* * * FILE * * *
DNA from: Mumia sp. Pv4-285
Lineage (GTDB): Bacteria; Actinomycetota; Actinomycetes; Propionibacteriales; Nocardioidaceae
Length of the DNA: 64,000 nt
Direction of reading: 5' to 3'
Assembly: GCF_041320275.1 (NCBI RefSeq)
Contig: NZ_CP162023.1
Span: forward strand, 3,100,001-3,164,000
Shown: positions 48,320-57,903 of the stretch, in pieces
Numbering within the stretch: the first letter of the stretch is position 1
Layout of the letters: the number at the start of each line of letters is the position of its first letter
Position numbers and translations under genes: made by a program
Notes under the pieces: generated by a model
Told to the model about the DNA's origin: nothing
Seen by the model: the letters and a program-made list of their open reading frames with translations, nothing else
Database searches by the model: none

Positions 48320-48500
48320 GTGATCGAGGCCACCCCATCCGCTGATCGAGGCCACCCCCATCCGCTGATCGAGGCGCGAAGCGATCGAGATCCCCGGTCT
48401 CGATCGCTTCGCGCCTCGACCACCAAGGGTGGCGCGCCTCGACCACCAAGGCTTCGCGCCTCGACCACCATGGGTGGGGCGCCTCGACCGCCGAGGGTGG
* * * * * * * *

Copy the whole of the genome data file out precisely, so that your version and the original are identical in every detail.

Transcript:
DNA from: Mumia sp. Pv4-285
Lineage (GTDB): Bacteria; Actinomycetota; Actinomycetes; Propionibacteriales; Nocardioidaceae
Length of the DNA: 64,000 nt
Direction of reading: 5' to 3'
Assembly: GCF_041320275.1 (NCBI RefSeq)
Contig: NZ_CP162023.1
Span: forward strand, 3,100,001-3,164,000
Shown: positions 48,320-57,903 of the stretch, in pieces
Numbering within the stretch: the first letter of the stretch is position 1
Layout of the letters: the number at the start of each line of letters is the position of its first letter
Position numbers and translations under genes: made by a program
Notes under the pieces: generated by a model
Told to the model about the DNA's origin: nothing
Seen by the model: the letters and a program-made list of their open reading frames with translations, nothing else
Database searches by the model: none

Positions 48320-48500
48320 GTGATCGAGGCCACCCCATCCGCTGATCGAGGCCACCCCCATCCGCTGATCGAGGCGCGAAGCGATCGAGATCCCCGGTCT
48401 CGATCGCTTCGCGCCTCGACCACCAAGGGTGGCGCGCCTCGACCACCAAGGCTTCGCGCCTCGACCACCATGGGTGGGGCGCCTCGACCGCCGAGGGTGG